(r)uling out that (the taxpayer’s possession of assets that generate tax liability) was the outcome of another previous act of taxation, and noting that only those assets can be taxed that have not yet been consumed or whose value has not yet been exhausted through acts of consumption (a tax-gatherer does not take away another man’s garbage but rather his still valuable assets!). Three and only three possibilities exist: They come into one’s possession either by one’s having perceived certain nature-given goods as scarce and having actively brought them into one’s possession before anyone else had seen and done so; by having produced them by means of one’s labor out of such previously appropriated goods; or through voluntary, contractual acquisition from a previous appropriator or producer.
Only through these types of activities is one capable of acquiring and increasing valuable – and hence taxable-assets. Acts of original appropriation turn something which no one had previously perceived as a possible source of income into an income-providing asset; acts of production are by neither their very nature aimed at the transformation of a less valuable asset into a more valuable one; and every contractual exchange concerns the exchange and redirection of specific assets from hands of those who value their possessions less to those who value them more.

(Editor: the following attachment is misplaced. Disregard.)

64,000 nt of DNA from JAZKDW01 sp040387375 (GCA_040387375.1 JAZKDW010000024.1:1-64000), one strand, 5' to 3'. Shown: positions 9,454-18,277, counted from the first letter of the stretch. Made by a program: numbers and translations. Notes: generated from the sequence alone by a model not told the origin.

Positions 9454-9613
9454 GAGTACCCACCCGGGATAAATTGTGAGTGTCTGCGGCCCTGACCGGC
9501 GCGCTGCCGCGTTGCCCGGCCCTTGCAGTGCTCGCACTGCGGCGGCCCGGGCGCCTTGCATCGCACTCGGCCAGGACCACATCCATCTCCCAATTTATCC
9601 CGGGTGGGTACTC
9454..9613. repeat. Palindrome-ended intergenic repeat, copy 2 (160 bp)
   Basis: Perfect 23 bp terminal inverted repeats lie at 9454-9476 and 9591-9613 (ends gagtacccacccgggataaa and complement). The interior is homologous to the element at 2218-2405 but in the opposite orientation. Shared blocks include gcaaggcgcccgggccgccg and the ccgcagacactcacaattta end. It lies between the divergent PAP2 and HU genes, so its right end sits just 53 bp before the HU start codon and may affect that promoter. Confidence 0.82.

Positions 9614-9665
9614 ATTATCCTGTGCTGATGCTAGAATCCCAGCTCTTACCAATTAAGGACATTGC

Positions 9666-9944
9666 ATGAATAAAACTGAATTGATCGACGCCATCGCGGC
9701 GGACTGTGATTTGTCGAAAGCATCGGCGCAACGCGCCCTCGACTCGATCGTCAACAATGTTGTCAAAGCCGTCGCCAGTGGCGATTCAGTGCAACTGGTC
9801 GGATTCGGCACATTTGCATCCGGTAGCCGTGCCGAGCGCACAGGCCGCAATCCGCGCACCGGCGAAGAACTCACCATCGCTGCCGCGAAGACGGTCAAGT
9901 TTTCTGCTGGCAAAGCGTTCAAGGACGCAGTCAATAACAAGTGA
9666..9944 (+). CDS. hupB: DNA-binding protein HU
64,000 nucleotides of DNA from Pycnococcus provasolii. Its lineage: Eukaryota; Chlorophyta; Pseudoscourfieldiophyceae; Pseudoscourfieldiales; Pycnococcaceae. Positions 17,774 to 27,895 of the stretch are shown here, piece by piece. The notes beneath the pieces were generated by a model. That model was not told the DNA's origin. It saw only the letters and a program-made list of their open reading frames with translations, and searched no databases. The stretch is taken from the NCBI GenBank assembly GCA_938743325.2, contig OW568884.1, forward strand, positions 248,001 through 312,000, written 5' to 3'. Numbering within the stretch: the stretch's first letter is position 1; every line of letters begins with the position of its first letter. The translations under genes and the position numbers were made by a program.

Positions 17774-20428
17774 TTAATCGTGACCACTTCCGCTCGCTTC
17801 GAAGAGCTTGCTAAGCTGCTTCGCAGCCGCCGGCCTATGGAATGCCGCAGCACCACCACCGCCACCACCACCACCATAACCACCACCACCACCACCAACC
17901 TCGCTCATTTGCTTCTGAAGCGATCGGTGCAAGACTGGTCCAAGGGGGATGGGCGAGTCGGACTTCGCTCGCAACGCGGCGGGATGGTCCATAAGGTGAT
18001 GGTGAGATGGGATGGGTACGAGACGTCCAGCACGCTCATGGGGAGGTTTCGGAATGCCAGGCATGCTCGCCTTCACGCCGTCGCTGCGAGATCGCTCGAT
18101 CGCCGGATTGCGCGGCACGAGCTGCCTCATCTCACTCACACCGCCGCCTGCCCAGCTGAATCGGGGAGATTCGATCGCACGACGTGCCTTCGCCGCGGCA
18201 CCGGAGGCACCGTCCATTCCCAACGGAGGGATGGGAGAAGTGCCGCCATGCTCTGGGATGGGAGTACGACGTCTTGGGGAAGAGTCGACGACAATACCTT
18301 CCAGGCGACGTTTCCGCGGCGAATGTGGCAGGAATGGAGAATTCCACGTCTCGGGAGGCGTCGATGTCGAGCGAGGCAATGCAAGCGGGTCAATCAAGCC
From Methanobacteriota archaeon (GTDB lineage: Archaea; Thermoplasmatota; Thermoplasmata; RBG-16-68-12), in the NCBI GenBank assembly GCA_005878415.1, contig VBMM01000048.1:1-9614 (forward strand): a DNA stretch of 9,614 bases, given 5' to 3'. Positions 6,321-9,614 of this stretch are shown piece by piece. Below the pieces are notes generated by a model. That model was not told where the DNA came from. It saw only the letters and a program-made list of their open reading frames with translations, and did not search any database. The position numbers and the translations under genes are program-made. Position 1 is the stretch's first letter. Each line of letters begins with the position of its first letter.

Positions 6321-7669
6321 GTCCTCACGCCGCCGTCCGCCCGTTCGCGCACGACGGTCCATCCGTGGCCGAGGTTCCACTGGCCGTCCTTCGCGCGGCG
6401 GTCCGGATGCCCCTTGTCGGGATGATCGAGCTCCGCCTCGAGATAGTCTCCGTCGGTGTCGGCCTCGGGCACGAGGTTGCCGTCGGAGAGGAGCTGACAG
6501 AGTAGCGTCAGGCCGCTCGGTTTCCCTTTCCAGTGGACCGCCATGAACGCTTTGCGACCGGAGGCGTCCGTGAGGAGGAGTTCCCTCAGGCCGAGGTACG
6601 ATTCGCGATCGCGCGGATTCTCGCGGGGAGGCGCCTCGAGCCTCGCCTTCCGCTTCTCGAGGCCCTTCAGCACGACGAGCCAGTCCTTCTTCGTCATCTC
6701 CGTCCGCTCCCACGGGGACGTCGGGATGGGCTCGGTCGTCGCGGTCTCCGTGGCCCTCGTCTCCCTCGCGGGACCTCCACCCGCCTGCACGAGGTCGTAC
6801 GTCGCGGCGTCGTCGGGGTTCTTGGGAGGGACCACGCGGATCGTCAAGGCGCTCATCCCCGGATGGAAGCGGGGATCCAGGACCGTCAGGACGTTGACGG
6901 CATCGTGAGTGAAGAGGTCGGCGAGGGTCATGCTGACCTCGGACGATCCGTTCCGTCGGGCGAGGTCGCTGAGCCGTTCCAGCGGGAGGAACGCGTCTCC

From this it follows that any form of taxation implies that
a reduction of income a person can expect to receive from original appropriation, from production, or from contracting. Since these activities require the employment of scarce means – at least time and the use of one’s body – which could be used for consumption and/or leisure, the opportunity cost of performing them is raised. The marginal utility of appropriating, producing, and contracting is decreased, and the marginal utility of consumption and leisure is increased. Accordingly, there will be a tendency to shift out of the former roles and into the latter ones.
…(taxation) reduces the present incentive for future production of valuable assets and thereby also lowers future income and the future level of available consumption.